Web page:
- SIMINOFF, Laura Avis, “Traps, Nets and Networks: An Anthropological Study of a New Brunswick Fishing Community” (M.A. thesis, Dept. of Anthropology, University of New Brunswick, 1979), 149 p. Siminoff studies one of three communities on Grand Manan Island. She describes in detail various methods of fishing, the changes that have taken place since the Second World War in the economy and the social relationships of the islanders, and the effect government regulations have had on traditional work patterns. Until 1945, a combination of subsistence fishing and farming was not uncommon among the island's inhabitants. Two factors were involved in the abandonment of farming and the rise of the fishing industry. As capital investment in fishing boats and the demand for fish products increased, workers spent more and more time fishing. In addition, new farm laws required costly fencing and caused the abandonment of animal husbandry. Now virtually all of the island’s food is imported. The high capital costs involved in fishing have led to a great diversification in the types of sea products harvested and the methods used. Lobster is the lucrative base for the post-war fishing industry, but once that season is complete, other fishing operations are undertaken including weir fishing, trawling and purse-seining. Prior to 1945, fishing was labour-intensive and entry into this occupation was relatively easy. Since then, however, the problem has been to raise enough capital to finance a fishing operation. Capital is generally raised by securing a low-interest loan from the New Brunswick Fishermen’s Loan Board or from one of the processing companies on the island. Those who choose the latter route sell their catch to the company financing them. Grand Manan as a result of its isolation has produced a symbiotic relationship between the local businessmen, including the processing companies, who control the economy, and the fishermen upon whom the businessmen are dependent. Because of the community involvement in this interdependent relationship, little overt exploitation has been manifested. Often businessmen who own shares in a weir operation will take part in the physical labour in order to maintain a facade of egalitarianism, while the fishermen have espoused an anti-union and anti-cooperative philosophy. The only organized labour at the time of this study was a purse-seiners’ co-op where catch was almost always sold in Nova Scotia or the United States. The balance in this social and economic interdependence had begun to shift at the time of this study. The freeze on the issue of new licences imposed by the government has made it difficult for young men to enter the industry as independents. The fish companies, meanwhile, are increasingly outfitting their own boats to compete in the harvest. In addition, the modern fishing weirs being constructed are less dependent on labour and are controlled increasingly by businessmen who no longer take part in the work. The result appears to be the growing proletarianization of the work force and a clear division of labour.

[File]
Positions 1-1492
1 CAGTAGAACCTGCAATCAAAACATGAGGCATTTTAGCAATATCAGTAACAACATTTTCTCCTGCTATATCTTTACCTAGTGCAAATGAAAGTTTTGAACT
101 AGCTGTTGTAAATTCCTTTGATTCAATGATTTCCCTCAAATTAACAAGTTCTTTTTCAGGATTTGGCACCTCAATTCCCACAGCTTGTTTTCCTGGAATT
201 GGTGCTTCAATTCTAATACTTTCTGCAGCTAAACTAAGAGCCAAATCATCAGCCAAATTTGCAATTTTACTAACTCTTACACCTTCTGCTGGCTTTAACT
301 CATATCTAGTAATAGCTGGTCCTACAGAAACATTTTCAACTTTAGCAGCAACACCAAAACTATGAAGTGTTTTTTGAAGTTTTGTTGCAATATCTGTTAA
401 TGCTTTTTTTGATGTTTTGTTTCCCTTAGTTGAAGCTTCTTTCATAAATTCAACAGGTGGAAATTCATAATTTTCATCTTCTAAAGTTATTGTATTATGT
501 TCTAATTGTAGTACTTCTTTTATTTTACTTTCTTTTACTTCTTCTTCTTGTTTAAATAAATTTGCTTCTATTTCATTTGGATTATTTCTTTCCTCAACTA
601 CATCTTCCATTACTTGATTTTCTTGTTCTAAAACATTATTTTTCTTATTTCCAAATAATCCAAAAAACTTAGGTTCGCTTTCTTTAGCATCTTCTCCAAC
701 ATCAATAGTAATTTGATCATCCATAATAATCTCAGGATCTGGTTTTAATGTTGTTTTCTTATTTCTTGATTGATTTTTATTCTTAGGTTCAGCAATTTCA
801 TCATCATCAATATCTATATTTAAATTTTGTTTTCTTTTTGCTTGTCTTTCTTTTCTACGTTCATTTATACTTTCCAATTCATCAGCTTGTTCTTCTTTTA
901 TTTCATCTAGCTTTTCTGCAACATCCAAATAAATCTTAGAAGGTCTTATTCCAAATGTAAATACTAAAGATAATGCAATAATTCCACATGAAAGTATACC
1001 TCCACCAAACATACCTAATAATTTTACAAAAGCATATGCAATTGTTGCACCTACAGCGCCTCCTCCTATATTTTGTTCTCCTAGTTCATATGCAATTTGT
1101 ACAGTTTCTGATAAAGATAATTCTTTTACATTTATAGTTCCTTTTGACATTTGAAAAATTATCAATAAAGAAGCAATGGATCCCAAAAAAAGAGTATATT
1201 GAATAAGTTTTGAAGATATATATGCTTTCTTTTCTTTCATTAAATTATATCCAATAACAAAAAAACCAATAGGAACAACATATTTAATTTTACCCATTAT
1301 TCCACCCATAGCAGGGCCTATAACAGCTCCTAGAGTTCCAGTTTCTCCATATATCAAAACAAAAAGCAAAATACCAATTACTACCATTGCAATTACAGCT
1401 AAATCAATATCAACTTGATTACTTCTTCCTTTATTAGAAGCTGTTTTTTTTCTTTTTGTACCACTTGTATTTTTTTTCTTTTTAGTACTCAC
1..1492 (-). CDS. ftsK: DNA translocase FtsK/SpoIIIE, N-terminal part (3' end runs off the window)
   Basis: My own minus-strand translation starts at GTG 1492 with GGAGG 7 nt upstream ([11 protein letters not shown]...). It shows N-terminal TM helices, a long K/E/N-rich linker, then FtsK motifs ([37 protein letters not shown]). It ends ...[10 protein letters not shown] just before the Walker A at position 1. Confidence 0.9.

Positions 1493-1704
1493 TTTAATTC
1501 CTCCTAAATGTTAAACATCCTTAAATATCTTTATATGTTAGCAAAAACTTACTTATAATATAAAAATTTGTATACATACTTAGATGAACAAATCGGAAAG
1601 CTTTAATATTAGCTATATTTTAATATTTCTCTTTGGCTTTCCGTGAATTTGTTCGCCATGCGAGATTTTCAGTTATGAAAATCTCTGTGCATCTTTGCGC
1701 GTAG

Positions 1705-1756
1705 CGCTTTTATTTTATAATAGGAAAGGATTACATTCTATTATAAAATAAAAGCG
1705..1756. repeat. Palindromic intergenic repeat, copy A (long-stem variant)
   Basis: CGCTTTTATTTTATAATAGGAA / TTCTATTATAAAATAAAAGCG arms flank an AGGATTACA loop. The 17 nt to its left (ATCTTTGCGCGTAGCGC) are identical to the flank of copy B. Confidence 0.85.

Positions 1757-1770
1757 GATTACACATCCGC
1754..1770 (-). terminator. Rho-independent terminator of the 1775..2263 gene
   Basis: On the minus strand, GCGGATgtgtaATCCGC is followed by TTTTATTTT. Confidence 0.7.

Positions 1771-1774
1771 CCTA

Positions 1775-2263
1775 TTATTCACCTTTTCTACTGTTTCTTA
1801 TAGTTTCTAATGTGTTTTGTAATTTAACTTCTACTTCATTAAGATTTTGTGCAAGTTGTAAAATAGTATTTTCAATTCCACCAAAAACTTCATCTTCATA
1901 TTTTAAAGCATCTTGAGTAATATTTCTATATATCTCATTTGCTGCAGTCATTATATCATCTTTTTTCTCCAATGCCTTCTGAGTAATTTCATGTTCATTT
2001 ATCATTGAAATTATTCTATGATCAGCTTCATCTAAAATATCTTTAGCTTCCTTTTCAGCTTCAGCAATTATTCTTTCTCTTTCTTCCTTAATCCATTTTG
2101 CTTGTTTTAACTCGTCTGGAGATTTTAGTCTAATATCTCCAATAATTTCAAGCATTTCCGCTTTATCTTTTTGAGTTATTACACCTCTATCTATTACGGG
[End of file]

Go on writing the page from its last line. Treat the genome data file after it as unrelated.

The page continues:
- SMITH, William Young, “Axis of Administration: Saint John Reformers and Bureaucratic Centralization in New Brunswick, 1911-1925” (M.A. thesis, Dept. of History, University of New Brunswick, 1984), 142 p. A study of the expansion of provincial government activity in the early 20th century in three areas: electric power, public health, and workers’ compensation. In the case of each reform it is argued that the initiative for change came from developments in the city of Saint John. Chapter 3 (pp. 47-71) examines the origins of the Workmen’s Compensation Board, established in 1918, and shows the role of organized labour in Saint John in campaigning for this reform. Early legislation, which in some cases excluded workers in the most hazardous occupations, was very limited in scope. The growing strength of organized labour during the 1910s kept the issue in the public eye. By 1914, when the New Brunswick Federation of Labour was established, there were 24 local unions in Moncton and 29 local unions in Saint John. The First World War highlighted the significance of the longshoremen and their work: in 1916, for instance, Local 273 of the International Longshoremen’s Association had 2300 members and was the largest single union local in Canada. Active leaders in the campaign for workers’ compensation were James Tighe, the longshoremen’s business agent, and James Sugrue, president of the NBFL, who subsequently became a member of the board. The Workmen’s Compensation Act (1918) established a board of judges with the power to award pensions to injured workers and to the widows and dependents of workers killed on the job. In contrast to earlier laws, the question of negligence in accidents was set aside in favour of a system of collective responsibility. The awards were financed by surcharges on company payrolls. In 1920 the provisions of the act were extended to loggers, and organized labour rallied successfully to defend this improvement in the administration of compensation.